Many security problems arise from the simple fact that you must allow user access to your systems. In some cases users can be malicious (i.e. internal attacker, university students, etc.) or they may accidentally expose their password to an attacker or simply use a weak password (like their username). In any event it is all to possible for users to attack a system, so it is advisable to monitor users, and limit the amount of damage they can do.Users require resources like CPU time, memory and drive space to do their work. On many systems it is possible for users to hog resources, reducing the usefulness of the system to other users or in some cases actually bringing the server to a slow halt or crashing it. Users can also inadvertently use up more resources then they mean to, limiting their resources can prevent several classes of problems. Programs can crash. generating huge core dumps, or go crazy and user up all the available memory. Something to remember: global limits apply to root, so be careful! If you do not allow root to run enough processes for example cron jobs may fail or you may not even be able to log in to fix any problems.
Linux is not as susceptible to viruses in the same ways that a Dos/Windows or Mac platform is. In UNIX, security controls are a fundamental part of the operating system. For example users are not allowed to write promiscuously to any location in memory that they choose to, something that Dos/Windows and the Mac allow.
To be fair there are viruses for UNIX. However the only Linux one I have seen was called "bliss", had an uninstall option ("--uninstall-please") and had to be run as root to be effective. Or to quote an old Unix favorite "if you don't know what an executable does, don't run it as root". Worms are much more prevalent in the UNIX world, the first major occurrence being the Morris Internet worm which exploited a vulnerability in sendmail. Current Linux worms exploit broken versions of imapd, sendmail, WU-FTPD and other daemons. The simplest fix is to keep up to date and not make daemons accessible unless necessary.
There are a variety of VPN solutions for Linux. I would strongly advise using IPSec if possible since it is the emerging standard for VPN's on the Internet, and will be incorporated with IPv6. On the other hand if you are behind a firewall and want to tunnel out the SSH based solution and so on will do the trick, whereas IPSec will typically fail (since the packet headers are being rewritten).
OpenVPN is a high quality VPN based on OpenSSL. It has nearly as many features as IPSec and is much more easy to setup and deploy. Since VPNs are used, by its own nature, in non public deployments I don't think the standarization of IPSec is a determinant factor. And of course since IPSec is more complex and usually implemented at the "kernel" level it is potentially less secure than OpenVPN that works as a normal daemon in user space (with moderm virtual machines technologies like Xen that must not be true actually but I didn't have the time to check how IPSec of OpenVPN work in such environments.).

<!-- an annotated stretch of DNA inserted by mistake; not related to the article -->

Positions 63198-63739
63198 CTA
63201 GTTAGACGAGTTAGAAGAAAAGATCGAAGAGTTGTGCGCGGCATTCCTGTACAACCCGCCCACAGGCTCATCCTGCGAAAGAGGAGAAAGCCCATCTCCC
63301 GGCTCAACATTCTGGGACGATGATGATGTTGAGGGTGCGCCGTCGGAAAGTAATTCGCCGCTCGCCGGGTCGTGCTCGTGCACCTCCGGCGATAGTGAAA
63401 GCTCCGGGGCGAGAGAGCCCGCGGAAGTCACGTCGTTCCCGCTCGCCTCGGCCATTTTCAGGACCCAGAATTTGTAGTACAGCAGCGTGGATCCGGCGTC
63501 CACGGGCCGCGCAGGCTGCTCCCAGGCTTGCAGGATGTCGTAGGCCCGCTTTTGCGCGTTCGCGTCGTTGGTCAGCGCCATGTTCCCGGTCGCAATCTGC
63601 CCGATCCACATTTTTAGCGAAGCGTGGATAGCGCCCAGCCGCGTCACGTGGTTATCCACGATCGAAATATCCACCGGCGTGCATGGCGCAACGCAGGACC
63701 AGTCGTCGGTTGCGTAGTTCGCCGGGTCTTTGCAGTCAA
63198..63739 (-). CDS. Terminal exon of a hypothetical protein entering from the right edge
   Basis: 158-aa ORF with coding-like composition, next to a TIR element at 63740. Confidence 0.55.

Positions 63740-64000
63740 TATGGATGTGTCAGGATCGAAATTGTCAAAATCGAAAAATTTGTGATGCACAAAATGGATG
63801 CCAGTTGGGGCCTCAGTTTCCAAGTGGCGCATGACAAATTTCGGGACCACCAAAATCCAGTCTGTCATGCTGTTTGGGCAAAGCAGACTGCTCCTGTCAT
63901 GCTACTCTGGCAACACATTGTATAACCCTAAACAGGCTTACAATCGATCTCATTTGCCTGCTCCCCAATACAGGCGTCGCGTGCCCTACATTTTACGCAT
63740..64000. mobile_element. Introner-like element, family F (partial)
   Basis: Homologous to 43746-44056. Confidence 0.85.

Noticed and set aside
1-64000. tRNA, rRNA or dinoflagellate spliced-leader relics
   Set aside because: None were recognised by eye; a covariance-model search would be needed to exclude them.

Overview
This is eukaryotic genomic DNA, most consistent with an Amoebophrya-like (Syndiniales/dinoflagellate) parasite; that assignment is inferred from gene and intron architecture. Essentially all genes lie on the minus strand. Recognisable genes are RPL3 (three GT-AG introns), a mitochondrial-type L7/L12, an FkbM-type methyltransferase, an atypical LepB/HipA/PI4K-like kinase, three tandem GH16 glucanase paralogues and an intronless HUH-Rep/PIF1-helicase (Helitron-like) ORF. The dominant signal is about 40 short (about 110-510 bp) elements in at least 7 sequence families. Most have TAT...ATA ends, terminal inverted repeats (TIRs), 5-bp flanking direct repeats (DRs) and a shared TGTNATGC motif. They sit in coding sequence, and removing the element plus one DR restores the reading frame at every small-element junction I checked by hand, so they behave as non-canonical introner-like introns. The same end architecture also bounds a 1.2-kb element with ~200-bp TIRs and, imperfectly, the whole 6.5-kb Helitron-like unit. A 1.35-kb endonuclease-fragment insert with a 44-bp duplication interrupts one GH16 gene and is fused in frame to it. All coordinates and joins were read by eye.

Linux (or GNU/Linux according to Stallman if you're referring to a complete distribution) is actually just the kernel of the operating system. The kernel is the core of the system, it handles access to the harddrive, security mechanisms, networking and pretty much everything. It had better be secure or you are screwed.
In addition to this we have hardware problems like the Pentium F00F bug, and problems inherent to the TCP-IP protocol, the Linux kernel has it's work cut out for it. Kernel versions are labeled as X.Y.Z, Z are minor revision numbers, Y define whether the kernel is a test (odd number) or production (even number), and X defines the major revision (0, 1, 2 etc). I would highly recommend running kernel 2.6.x, as of July 2005 this is 18.104.22.168. The 2.2.x series of kernel has major improvements over the 2.0.x series. Using the 2.2.x kernels also allows you access to newer features such as ipchains (instead of ipfwadm) and other advanced security features. The 2.0.x series has also been officially discontinued as of June 1999. To find out what the latest kernel(s) are simply finger @finger.kernel.org
is Beyond Linux:
Beyond Linux From Scratch (BLFS) is a project that continues where the LFS book finishes. It assists users in developing their systems according to their needs by providing a broad range of instructions for installing and configuring various packages on top of a base LFS system. Linux From Scratch (LFS) is a project that provides you with step-by-step instructions for building your own customized Linux system entirely from source.When you install a regular distribution, you often end up installing a lot of programs that you would probably never use. They're just sitting there taking up (precious) disk space. It's not hard to get an LFS system installed under 100 MB.